Would Your Building Survive An Extreme Weather Event?

GeoX AI-assisted mapping provides granular details about properties for insurance, management and planning purposes. Photo courtesy of GeoX

By Abigail Klein Leichman

GeoX applies patented artificial intelligence analysis to create 3D maps from aerial photographs of commercial and residential properties taken by satellite, aircraft and drone.

The Geox worldwide database covers 340 million properties, and its US database covers 160 million properties.

Clients on five continents are using GeoX’s services for insurance assessment, real-estate management, and city planning.

The US Federal Management Emergency Agency (FEMA) uses GeoX maps to evaluate damage after disasters.

The World Bank is using it to protect residents of Ghana in West Africa by identifying flood-prone housing. They can then take measures such as building dams and sending real-time alerts.

New York-based global analytics giant EXL is integrating GeoX data into underwriting services provided to the largest insurance companies in the United States, Europe, and Australia to help them assess the damage and detect attempts at fraud. From this, they will be able to determine if homeowners actually need a Water damage restoration company, for example, or if contractors need to come in to fix anything, which has the potential to be paid for if it is due to no fault of the occupant/s.

GeoX AI-assisted mapping provides granular details about properties for insurance, management, and planning purposes. These data can be brought into proper use by property managers and advisors, similar to Michael Teys, for instance, to make an action plan to keep the damage at a significant low.

The government company Geoscape hired GeoX to map and analyze 18 million single-family homes for a variety of planning purposes, such as infrastructure supporting energy distribution and cellular networks.

Insurance companies use GeoX’s maps to structure differential premiums reflecting each property’s exact degree of risk or suggest improvements to mitigate the risk and lower the premium.”We provide data and risk analysis on each property to help prevent disasters, and evidence to understand the reason for damage afterward,” said Izik Lavy, co-founder, and chief executive officer of GeoX.

Automatic technology saves companies the expense of sending assessors to each home, a cost that is passed on to customers.

Because prevention is always preferable to dealing with damage, the information from GeoX points to specific actions to safeguard properties.

If you live in an area vulnerable to wildfires, for example, you can cut away the brush and buy inexpensive sprays to protect your trees from catching fire. Similarly, people who live in marshy areas have to build proper foundations for their houses or run the risk of mold and water-logging. This can cause permanent damage to the home, and something like GeoX would be required to assess the damage and see if a professional company similar to this Water Damage Restoration Minneapolis service would be able to repair it. Artificial Intelligence such as this, therefore, could be able to predict the future of disaster survivability in the near future.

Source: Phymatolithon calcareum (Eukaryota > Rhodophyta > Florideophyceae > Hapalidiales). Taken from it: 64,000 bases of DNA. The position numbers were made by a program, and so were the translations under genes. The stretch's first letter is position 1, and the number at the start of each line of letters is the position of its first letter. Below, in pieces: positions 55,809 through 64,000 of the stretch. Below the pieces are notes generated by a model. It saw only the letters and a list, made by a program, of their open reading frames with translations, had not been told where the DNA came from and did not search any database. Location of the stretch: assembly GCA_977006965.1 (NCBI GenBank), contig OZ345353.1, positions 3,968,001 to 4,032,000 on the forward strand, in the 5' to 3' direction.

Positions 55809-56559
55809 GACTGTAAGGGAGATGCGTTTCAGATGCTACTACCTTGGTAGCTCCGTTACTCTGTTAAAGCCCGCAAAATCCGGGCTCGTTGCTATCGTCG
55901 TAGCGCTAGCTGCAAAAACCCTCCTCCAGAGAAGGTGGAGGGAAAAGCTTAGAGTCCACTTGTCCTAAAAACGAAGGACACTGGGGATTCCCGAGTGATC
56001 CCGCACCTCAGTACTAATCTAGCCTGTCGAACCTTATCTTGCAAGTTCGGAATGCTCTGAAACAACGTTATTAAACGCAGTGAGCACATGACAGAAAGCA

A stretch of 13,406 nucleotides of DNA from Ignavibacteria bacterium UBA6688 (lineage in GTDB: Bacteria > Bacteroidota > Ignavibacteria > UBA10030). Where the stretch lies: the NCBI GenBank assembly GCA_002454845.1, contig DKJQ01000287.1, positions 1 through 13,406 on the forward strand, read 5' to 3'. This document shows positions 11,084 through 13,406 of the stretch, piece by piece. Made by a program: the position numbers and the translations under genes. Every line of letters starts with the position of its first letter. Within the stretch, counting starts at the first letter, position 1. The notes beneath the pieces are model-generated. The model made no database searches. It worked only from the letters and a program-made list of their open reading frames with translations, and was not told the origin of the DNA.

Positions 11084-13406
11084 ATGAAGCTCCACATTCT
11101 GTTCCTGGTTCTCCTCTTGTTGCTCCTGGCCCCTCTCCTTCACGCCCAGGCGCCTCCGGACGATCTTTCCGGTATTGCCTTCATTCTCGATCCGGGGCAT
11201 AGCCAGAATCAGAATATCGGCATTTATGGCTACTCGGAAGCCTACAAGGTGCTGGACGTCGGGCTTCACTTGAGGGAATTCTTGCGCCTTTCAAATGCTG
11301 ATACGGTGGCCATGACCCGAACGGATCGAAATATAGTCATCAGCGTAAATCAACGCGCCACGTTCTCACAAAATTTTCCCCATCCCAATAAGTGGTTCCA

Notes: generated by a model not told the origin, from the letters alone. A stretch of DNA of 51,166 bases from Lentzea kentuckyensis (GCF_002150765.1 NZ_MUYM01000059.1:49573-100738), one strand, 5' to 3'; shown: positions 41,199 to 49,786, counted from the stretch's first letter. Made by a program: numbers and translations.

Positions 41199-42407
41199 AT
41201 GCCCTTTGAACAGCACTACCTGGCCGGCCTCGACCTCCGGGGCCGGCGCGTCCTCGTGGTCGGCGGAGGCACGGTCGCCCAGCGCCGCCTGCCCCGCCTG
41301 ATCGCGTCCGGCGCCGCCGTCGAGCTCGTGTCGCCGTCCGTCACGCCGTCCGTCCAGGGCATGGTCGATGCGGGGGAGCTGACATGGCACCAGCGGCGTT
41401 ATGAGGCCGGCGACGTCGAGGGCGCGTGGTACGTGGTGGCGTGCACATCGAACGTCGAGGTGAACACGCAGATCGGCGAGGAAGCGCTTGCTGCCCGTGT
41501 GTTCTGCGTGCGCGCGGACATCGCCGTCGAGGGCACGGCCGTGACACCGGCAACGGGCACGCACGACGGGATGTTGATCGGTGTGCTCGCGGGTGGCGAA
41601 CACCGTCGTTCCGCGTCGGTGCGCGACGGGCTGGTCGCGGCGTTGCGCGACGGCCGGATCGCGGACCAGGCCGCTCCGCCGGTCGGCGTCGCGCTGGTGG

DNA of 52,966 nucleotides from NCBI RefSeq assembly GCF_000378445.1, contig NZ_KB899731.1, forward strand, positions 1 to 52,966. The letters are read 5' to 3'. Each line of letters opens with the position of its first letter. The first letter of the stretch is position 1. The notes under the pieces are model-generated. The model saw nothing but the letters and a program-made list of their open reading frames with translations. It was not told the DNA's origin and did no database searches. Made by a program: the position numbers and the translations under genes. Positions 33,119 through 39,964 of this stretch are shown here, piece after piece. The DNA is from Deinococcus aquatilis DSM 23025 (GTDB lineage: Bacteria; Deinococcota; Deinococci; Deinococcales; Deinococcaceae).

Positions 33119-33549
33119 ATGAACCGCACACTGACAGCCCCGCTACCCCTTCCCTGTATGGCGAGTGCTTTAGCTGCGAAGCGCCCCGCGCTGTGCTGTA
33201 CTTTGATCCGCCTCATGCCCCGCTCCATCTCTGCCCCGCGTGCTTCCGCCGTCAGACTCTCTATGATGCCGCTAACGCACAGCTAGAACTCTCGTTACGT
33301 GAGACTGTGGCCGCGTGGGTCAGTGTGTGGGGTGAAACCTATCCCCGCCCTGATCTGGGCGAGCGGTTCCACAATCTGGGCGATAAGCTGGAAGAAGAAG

To give you another example, if your roof is in poor shape, the insurance company may refuse to insure you until you fix it by hiring experts from a reputed roofing company in Sterling Heights or wherever you reside. Making your property safer may be difficult for you, but it is in your best interest. Of course, by safeguarding your possessions, you safeguard your life also.

The GeoX system also allows insurers and real-estate managers to monitor buildings for signs of deterioration. It can even be used by real-estate developers to make wiser portfolio choices.

Risks are increasing

Lavy, a veteran of an IDF intelligence unit, founded GeoX in 2018 with Eli Lavie (CTO) and Guy Attar (VP of business development).

They had noted the increased demand for risk assessments due to increasing extreme weather events including devastating hurricanes in America, unusual floods in Europe and China, and wildfires across the globe.

These disasters cost insurance companies tens of billions of dollars in claims.

“I saw that insurance carriers, in particular, suffered from lack of information, and I wanted to solve this pain point,” said Lavy.

“This also helps all of us, the end customers, because we will receive better service and be able to protect our property and understand our risks wherever we are.”

“Everyone has the same lack of information no matter where you are based.”

Using aerial imagery obtained by purchase or partnership, GeoX can identify every feature of a property including the number of stories, pitch of the roof, square footage and even the Jacuzzi in the backyard.

“We extract all the information from aerial imagery by leveraging AI and machine learning,” said Lavy. “This answers the need for stable information that will be similar in every place.”

GeoX employs 25 people, 15 of them at a development center in Ramat Gan, and the others on the two US coasts. Investors include the Shor-Tech Stock Exchange Partnership and the ICM Fund.

Produced in association with ISRAEL21c.

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